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The media and religion

3 November 2010

That the media don’t “get religion” is a commonplace. There is even a web site devoted to the phenomenon. Now Church of England bishop Nick Baines has come up with some interesting examples, commenting on the media coverage of the conversion of Lauren Booth (Tony Blair’s sister-in-law) to Islam (On becoming a Muslim | Nick Baines’s Blog).

In today’s Mail on Sunday Lauren Booth gives her side of the story. Credit to the Mail for giving her the space, but it is set amidst the usual xenophobic content we have come to expect. The headline speaks volumes: ‘Why I love Islam: Lauren Booth defiantly explains why she is becoming a Muslim’. I defy you to read what Booth actually writes and call it ‘defiant’. ‘Defiant’ suggests stubbornness, arrogance or deliberate contrariness; yet, she writes calmly, clearly and honestly to explain why she has converted. She doesn’t pretend to know more than she does and she doesn’t overstate her case.

She describes how she found Muslims and Islamic society very different from the way they are portrayed in the Western media, and Bishop Nick goes on to say

You’ll have to read the article to see the experience of generous hospitality that impressed her. And it is this that provides the most interesting element of the story.

The factors in her conversion were: (a) unexpected generosity from a stranger; (b) experience of hospitality and community; (c) an intense spiritual experience. Interestingly, she is only now learning to read the Qur’an and understand the faith that has grasped her. Didn’t someone once speak of ‘faith seeking understanding’? And someone else of ‘believing before belonging’? The message is meaningless without a community in which to see it lived.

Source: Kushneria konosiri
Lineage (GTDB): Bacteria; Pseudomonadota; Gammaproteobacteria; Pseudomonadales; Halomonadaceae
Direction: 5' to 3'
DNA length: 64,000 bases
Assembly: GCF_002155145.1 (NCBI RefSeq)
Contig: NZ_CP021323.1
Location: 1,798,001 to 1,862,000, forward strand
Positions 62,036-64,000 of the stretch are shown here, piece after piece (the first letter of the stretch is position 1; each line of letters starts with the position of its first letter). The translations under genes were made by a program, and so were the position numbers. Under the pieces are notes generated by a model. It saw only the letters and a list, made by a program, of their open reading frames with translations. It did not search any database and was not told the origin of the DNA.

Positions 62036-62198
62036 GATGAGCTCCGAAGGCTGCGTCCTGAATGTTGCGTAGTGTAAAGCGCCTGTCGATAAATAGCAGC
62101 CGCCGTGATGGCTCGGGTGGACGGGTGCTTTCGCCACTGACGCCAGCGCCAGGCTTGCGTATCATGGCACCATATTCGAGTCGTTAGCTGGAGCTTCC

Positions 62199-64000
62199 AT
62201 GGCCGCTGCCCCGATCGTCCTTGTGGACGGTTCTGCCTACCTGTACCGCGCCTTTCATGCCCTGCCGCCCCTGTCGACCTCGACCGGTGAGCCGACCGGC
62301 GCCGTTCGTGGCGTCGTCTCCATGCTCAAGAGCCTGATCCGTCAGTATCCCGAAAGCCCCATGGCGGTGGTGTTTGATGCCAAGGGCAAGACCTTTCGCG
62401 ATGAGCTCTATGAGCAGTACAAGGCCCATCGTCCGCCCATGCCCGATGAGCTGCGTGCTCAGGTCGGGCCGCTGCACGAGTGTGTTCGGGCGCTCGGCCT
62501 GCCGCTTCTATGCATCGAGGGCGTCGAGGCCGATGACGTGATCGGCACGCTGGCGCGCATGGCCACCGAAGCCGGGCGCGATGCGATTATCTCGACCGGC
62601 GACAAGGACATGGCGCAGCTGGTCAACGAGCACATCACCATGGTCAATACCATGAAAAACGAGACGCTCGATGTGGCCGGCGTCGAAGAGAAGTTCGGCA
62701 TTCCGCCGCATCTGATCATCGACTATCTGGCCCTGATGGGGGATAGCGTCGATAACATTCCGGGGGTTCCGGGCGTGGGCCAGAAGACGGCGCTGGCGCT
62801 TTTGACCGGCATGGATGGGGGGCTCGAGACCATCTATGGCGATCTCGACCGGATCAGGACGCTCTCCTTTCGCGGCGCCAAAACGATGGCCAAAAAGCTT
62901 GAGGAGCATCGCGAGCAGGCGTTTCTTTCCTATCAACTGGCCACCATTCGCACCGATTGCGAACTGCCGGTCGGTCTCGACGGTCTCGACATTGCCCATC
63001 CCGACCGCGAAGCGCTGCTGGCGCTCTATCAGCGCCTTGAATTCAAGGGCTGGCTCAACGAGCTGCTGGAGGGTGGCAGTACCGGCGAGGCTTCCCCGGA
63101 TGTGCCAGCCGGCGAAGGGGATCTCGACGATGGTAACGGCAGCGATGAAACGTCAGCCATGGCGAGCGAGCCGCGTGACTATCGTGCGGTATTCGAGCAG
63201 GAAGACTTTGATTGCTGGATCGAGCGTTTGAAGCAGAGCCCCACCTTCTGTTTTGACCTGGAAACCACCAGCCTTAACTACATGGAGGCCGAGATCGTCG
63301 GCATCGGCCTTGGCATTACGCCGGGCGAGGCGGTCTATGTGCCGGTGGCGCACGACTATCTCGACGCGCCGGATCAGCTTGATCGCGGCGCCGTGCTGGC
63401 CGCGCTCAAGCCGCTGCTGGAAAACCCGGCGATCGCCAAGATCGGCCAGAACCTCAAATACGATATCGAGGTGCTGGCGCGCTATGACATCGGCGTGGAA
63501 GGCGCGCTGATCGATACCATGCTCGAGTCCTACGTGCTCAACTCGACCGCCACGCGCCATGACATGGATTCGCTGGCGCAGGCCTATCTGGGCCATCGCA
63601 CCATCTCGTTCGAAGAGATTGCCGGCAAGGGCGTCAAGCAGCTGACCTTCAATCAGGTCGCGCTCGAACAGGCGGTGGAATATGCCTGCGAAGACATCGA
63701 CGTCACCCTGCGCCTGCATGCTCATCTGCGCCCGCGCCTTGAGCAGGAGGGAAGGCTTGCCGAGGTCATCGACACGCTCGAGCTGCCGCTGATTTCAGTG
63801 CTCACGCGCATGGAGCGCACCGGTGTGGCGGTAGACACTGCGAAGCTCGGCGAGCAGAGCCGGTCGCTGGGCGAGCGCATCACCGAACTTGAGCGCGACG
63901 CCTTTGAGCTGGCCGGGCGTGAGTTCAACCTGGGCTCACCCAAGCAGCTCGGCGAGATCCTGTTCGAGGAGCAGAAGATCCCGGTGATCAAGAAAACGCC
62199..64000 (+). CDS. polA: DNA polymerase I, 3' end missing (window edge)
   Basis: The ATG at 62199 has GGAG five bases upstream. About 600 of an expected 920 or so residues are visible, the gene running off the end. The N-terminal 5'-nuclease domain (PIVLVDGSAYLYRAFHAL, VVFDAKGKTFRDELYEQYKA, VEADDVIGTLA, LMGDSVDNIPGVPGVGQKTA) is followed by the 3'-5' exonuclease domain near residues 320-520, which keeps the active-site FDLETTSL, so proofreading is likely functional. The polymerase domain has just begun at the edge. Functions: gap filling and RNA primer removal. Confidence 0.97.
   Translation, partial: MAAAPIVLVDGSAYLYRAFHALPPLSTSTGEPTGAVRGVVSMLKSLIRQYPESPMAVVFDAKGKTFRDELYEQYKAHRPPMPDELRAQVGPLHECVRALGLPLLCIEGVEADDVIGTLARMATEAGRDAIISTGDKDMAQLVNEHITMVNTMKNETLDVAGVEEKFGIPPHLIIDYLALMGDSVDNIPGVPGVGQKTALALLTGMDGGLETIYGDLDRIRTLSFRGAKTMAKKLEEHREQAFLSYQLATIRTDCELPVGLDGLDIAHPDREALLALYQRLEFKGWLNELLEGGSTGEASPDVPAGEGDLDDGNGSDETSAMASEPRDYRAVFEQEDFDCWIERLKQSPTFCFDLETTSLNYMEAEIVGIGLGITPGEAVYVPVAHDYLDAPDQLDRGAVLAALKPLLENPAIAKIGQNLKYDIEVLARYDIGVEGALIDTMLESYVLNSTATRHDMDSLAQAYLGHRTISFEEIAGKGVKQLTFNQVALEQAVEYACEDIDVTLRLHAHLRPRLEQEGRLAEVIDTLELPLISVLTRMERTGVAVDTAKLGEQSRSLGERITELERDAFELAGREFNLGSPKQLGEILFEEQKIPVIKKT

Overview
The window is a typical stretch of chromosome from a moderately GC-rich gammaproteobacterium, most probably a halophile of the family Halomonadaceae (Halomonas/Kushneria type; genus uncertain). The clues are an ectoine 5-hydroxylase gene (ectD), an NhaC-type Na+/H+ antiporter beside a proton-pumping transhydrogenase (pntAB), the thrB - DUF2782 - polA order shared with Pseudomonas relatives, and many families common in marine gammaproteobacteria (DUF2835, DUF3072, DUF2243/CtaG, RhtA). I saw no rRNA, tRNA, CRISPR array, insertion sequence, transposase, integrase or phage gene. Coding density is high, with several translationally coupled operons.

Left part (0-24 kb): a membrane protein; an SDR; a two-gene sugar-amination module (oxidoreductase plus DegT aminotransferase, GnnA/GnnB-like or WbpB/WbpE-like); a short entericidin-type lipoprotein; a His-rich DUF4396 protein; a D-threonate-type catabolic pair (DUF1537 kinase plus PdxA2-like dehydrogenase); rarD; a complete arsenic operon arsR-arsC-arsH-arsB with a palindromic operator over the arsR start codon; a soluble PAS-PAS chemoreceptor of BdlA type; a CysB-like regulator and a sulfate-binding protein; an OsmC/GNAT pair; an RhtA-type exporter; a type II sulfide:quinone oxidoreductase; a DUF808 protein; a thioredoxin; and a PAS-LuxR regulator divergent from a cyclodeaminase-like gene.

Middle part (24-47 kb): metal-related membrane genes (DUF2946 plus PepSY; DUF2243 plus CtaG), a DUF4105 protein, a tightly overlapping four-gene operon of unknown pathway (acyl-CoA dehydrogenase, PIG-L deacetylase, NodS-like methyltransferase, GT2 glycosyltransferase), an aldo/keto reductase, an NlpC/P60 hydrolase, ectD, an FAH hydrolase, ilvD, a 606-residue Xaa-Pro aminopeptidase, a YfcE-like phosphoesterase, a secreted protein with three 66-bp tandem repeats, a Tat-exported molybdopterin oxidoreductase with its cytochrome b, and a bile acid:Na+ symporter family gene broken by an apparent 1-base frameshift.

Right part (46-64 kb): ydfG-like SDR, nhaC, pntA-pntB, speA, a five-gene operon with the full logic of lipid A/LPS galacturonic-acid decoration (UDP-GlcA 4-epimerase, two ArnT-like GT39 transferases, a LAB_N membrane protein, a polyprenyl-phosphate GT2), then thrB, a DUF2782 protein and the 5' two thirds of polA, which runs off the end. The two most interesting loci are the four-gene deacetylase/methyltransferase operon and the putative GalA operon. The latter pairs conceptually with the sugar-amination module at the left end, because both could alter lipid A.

An interesting sidelight on this emerges from the current one-day cricket series between South Africa and Pakistan, being played in the United Arab Emirates. In the second match of the series (which Pakistan won in a nail-biting finish), played in Abu Dhabi in a largely empty stadium, among the spectators was a group of males who were carrying dolls and teddy bears and a variety of other stuffed toys. In other matches at other venues, when specators realise that the camera is on them, they tend to jump up and down, or wave their arms wildly, or both. In Abu Dhabi, however, the (male) spectators held up their dolls and stuffed toys to display them to the camera. In Western culture such toys are usually confined to small girls, and so it seemed strange to see the way that grown men were relating to them. Some of the men also had real children, and quite young ones.

The cricket commentators remarked on this phenomenon, but no explanation was forthcoming. I was reminded of the use of dolls and stuffed toys in Albania — where they are nailed to half-completed buildings to ward off the evil eye. People from other cultures find these crucified dolls quite scary and disturbing (they are called dordolets) and you can find information about them on the web if you Google for it. But the dolls and stuffed toys in Abu Dhabi seem quite different, and searching the Web produced no information about it. Abu Dhabi is an Islamic culture, but this aspect of it is missing from the Western media.